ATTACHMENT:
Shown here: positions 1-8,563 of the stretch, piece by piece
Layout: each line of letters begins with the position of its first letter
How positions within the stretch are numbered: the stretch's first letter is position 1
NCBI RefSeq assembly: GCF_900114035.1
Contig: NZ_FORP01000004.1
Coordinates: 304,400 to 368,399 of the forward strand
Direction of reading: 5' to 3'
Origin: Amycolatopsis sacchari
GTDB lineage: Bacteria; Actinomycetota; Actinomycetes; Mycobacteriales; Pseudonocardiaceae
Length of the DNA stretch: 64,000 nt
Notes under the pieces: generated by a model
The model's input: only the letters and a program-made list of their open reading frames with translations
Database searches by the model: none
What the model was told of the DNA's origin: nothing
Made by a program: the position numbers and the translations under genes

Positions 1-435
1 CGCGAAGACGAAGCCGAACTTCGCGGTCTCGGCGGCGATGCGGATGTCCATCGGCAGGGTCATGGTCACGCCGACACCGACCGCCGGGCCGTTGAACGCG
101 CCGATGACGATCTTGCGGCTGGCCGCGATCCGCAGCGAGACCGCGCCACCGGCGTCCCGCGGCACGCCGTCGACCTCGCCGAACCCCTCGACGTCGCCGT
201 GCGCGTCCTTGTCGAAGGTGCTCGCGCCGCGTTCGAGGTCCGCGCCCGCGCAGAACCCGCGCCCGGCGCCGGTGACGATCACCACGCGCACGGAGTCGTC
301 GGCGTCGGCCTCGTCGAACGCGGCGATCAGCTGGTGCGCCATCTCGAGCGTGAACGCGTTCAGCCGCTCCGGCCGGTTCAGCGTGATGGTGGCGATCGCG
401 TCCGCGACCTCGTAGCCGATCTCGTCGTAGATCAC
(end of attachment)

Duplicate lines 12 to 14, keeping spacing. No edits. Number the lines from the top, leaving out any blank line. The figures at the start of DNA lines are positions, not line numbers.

The model's input: only the letters and a program-made list of their open reading frames with translations
Database searches by the model: none
What the model was told of the DNA's origin: nothing